The SEC continues to ratchet up its scrutiny of cybersecurity issues. It issued disclosure guidance earlier this year & recently turned its attention to internal control implications of cybersecurity lapses. But are companies getting the message?
This recent EY report provides some clues on the disclosure front. It analyzes cybersecurity-related disclosures of Fortune 100 companies in proxy statements and Form 10-K filings. Not surprisingly, disclosure practices vary widely. Here are some some key findings:
– 84% of companies disclosed that at least one board-level committee was designated oversight of cybersecurity matters. At the same time, around 25% identified one or more “point persons” among the management team on cyber – e.g., the CISO or CIO.
– All companies included cybersecurity as a risk factor. In comparison, less than 15% voluntarily highlighted cybersecurity as a strategic focus in the proxy statement.
– 71% of companies described efforts to mitigate cybersecurity risk and 30% specifically referenced response planning, disaster recovery or business continuity considerations.
The report notes that cybersecurity risk management and incidents and related disclosures are a critical issue for investors & other key stakeholders. The SEC’s guidance & its high-profile enforcement proceeding involving Yahoo’s data breach indicate that this topic remains high on regulators’ list as well.
Cybersecurity: Board Oversight of a Dynamic Threat Environment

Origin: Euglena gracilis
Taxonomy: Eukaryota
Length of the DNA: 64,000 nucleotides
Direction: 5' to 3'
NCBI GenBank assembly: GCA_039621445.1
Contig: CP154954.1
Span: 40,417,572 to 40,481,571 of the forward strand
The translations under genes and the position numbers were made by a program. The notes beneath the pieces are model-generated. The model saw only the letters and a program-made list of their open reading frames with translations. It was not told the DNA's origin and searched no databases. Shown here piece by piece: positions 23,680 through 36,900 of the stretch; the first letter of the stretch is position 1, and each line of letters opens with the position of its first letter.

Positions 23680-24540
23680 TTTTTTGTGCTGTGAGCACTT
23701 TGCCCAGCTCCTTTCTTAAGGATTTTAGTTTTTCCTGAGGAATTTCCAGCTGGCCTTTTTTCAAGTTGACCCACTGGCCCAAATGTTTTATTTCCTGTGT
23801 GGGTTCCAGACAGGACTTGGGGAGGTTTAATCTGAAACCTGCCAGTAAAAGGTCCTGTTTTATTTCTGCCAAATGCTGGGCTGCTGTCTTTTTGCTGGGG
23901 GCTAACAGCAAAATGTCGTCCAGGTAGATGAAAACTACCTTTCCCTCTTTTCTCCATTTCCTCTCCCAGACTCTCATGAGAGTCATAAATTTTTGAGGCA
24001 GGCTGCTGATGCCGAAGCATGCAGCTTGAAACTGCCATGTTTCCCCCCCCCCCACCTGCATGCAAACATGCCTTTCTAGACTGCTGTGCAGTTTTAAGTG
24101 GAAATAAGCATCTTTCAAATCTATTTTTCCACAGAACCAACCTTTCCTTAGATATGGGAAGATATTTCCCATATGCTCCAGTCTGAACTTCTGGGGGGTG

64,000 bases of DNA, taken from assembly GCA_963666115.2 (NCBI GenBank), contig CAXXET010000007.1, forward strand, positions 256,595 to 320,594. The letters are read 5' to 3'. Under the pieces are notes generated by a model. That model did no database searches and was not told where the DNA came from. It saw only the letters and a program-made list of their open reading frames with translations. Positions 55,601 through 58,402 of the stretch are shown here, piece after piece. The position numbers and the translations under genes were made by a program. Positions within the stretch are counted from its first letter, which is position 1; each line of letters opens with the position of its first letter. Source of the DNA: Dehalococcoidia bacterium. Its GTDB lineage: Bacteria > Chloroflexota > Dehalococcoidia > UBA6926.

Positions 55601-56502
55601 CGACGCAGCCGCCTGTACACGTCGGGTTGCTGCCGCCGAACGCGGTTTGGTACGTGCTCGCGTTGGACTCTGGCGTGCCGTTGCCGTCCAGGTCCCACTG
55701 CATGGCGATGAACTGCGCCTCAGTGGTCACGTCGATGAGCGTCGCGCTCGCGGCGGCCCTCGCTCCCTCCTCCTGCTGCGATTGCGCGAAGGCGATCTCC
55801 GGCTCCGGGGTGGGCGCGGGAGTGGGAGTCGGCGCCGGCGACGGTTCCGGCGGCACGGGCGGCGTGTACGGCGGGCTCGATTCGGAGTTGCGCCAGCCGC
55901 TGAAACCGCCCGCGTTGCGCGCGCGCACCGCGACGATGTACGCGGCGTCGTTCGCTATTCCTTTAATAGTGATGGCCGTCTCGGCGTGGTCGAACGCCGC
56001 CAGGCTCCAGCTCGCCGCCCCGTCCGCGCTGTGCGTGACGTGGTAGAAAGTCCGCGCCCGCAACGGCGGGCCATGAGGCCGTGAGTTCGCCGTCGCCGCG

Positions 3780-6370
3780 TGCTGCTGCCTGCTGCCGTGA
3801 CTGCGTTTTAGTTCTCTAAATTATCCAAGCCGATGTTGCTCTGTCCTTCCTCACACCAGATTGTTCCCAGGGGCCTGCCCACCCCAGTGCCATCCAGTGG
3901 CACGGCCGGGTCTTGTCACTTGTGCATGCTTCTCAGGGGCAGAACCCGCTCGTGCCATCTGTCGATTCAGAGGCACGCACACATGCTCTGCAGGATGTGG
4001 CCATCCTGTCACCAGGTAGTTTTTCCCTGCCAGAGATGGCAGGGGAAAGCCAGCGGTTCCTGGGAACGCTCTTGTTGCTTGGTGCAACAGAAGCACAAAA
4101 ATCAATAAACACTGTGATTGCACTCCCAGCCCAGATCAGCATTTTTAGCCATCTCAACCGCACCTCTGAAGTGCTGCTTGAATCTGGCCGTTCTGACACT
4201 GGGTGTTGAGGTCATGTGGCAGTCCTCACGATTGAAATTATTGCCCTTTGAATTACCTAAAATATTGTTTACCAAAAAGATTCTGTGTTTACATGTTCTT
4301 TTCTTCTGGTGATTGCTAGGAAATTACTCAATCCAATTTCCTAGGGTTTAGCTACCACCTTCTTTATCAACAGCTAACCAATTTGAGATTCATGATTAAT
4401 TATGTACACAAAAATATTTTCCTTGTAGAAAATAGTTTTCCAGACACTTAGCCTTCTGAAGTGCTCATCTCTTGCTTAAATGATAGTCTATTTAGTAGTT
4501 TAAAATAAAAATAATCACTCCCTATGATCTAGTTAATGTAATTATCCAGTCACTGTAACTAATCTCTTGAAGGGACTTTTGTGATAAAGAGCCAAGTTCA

There’s also evidence to suggest that boards are taking cybersecurity threats – and the board’s oversight role in corporate efforts to prevent breaches – more seriously. For example, this recent EY memo reports on a recent cybersecurity board summit, in which 30 directors & other panelists participated. Here are some of the key takeaways:
– The board’s role is not cybersecurity risk management; it is cybersecurity risk oversight.
– Boards may need to restructure their committees and develop new charters to adequately oversee cybersecurity risk management.
– Directors want and need more education on cybersecurity risk.
– Boards need to engage a third party to independently and objectively assess whether the company’s cybersecurity risk management program and controls are meeting its objectives.
– These third parties should have direct dialogue with the board to report on the effectiveness of the company’s cybersecurity risk management program.
– Boards and companies need to adequately plan for a cybersecurity crisis, including having an arrangement with all their third-party specialists in place before a crisis hits.
– The board and management need to routinely practice the cybersecurity response plan.
– Management should consider providing the board regular updates with key metrics on critical cybersecurity controls communicated in plain English.
The memo notes that while improved detection efforts may increase the rate of cyber-related incidents, the rate of noteworthy incidents should decline as organizations improve how they manage and contain these incidents.
I’ve noticed that I blog a lot about cybersecurity. Maybe that’s because I’m a “Mr. Robot” fan – and I think anybody who’s watched that show probably has a bit of a knot in their stomach when they consider just how plausible the whole scenario of a truly devastating cyber-attack seems to be.
Theranos: “Things Fall Apart”
Despite my best efforts, I actually learned a few things in my college English classes. For example, I learned that everything Emily Dickinson wrote can be sung to the tune of “The Yellow Rose of Texas.” I also learned that John Keats’ last name is pronounced “Keets” & W.B. Yeats’ last name is pronounced “Yates.”
I also picked up a few lines from Yeats’ “The Second Coming”, one of which is “Things fall apart; the centre cannot hold.” That line came to mind when I read this article from MarketWatch’s Francine McKenna detailing the last days of Theranos. Check it out.
– John Jenkins